Even though it may not look like it, Nagara and Mizuho are now living within that light, and sure enough, some of its rays start to poke through the clouds in the episode's second half. Mizuho does the most Mizuho thing possible and pretends to not know Nagara at first, but I think she just first needed to convince herself that they were truly back “home.” It's also cute that Nagara visits their old middle school during office hours, while Mizuho trespasses at night to do the same. They have complementary personalities, which is why they're able to brighten each other's moods once they do finally meet up. But it's not as if it's a jolt of divine energy out of the blue. It's still raining when they catch up. They just take some shelter and remind each other that they did manage to grow in the past two years, and they will continue to grow in the future. They part ways with an exchange of smiles, their footsteps spelling out two sets of ellipses.
The intimate stakes of this finale dig into the bittersweet heart of Sonny Boy, whose surreal obfuscations and layered symbols were always a means towards a very personal and indeterminate end. Nozomi is the final part of that equation—a warm and melancholic reminder of we can and cannot change. There's no doubt that the Nozomi in this world is not the girl Nagara and Mizuho knew. And after they paid their respects and kept her in their hearts, it wouldn't be right for them to be disappointed by that, so they aren't. As if to further drive home that point, Sonny Boy surrounds this Nozomi in the color red, in contrast to the blue with which it framed her other self's funeral. Like Nagara and Mizuho, this other Nozomi is just a possibility, but she's the one she wanted them to see. She's alive here. She can be happy here. This Asakaze too, free from his messianic burdens, has a chance to be happy here.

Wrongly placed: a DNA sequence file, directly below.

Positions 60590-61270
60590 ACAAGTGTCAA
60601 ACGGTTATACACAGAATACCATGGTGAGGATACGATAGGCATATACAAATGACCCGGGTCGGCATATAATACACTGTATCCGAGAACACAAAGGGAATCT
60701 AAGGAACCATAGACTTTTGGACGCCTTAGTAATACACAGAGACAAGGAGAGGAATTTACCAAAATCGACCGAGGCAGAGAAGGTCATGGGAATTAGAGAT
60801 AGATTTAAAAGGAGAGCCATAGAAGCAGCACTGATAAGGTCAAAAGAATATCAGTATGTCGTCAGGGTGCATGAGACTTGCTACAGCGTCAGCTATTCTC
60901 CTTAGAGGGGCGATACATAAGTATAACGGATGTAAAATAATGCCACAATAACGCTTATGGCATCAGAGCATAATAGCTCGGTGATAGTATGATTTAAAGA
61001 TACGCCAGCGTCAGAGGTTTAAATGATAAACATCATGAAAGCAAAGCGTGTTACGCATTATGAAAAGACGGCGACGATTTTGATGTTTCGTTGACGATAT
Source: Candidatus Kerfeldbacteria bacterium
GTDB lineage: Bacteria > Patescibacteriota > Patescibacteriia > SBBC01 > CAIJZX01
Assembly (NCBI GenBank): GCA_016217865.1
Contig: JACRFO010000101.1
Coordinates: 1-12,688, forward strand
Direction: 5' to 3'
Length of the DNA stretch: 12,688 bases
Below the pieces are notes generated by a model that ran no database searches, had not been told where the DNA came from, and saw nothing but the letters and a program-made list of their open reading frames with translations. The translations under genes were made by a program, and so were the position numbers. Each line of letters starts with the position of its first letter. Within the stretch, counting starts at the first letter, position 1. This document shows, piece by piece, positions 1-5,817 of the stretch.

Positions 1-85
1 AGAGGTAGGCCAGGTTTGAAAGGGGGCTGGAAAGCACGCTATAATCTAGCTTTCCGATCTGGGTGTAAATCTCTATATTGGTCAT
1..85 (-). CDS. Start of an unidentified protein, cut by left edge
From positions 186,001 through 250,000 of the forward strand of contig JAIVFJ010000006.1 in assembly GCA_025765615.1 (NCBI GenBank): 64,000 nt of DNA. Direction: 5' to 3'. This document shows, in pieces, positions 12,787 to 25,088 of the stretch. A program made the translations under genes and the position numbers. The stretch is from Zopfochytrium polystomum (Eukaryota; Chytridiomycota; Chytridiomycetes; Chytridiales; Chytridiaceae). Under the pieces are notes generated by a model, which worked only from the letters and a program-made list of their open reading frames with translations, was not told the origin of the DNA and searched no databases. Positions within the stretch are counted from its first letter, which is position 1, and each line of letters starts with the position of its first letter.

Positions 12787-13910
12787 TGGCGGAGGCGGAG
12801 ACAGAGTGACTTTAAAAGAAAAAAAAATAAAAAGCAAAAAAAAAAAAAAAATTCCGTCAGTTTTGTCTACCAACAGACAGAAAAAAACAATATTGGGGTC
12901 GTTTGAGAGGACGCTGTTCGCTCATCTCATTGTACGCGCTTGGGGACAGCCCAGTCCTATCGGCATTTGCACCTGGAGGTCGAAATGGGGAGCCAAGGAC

It's frustrating to see Nagara clam up around her after all this time. I want to see him fulfill his promise and ask to be her friend again. Is it because he feels awkward around her? Is it because she's technically not the same Nozomi who asked him to do so? I can't speak for Nagara, and considering the torrent of bizarre circumstances that led him to this point, I can't blame him for being weird about it either. And in spite of all that, I'm also proud of him. Bookending the series, a bird appears one last time. Before the drift, he walked past a dying one, to Nozomi's disappointment. Here, he checks the nest on his own. He still takes a moment to look around before getting the step stool, because he doesn't want to stand out too much—he's still Nagara, after all—but he does so all the same. Nozomi beats him to it, and he mumbles his way out of adopting the surviving chick; regardless, he still cared enough to check up on them, and that's more than he did prior to meeting her other self. It's a small step in the right direction. He can keep making those. He can continue his conversation with Nozomi another time. He can stay in touch with Mizuho and reminisce about Hateno Island until their memories effervesce away. He can work at his shitty job tomorrow and continue forging a life for himself away from his mother. He can keep at it a little bit at a time. It's still dark out, but the rain stops. He can take another step forward.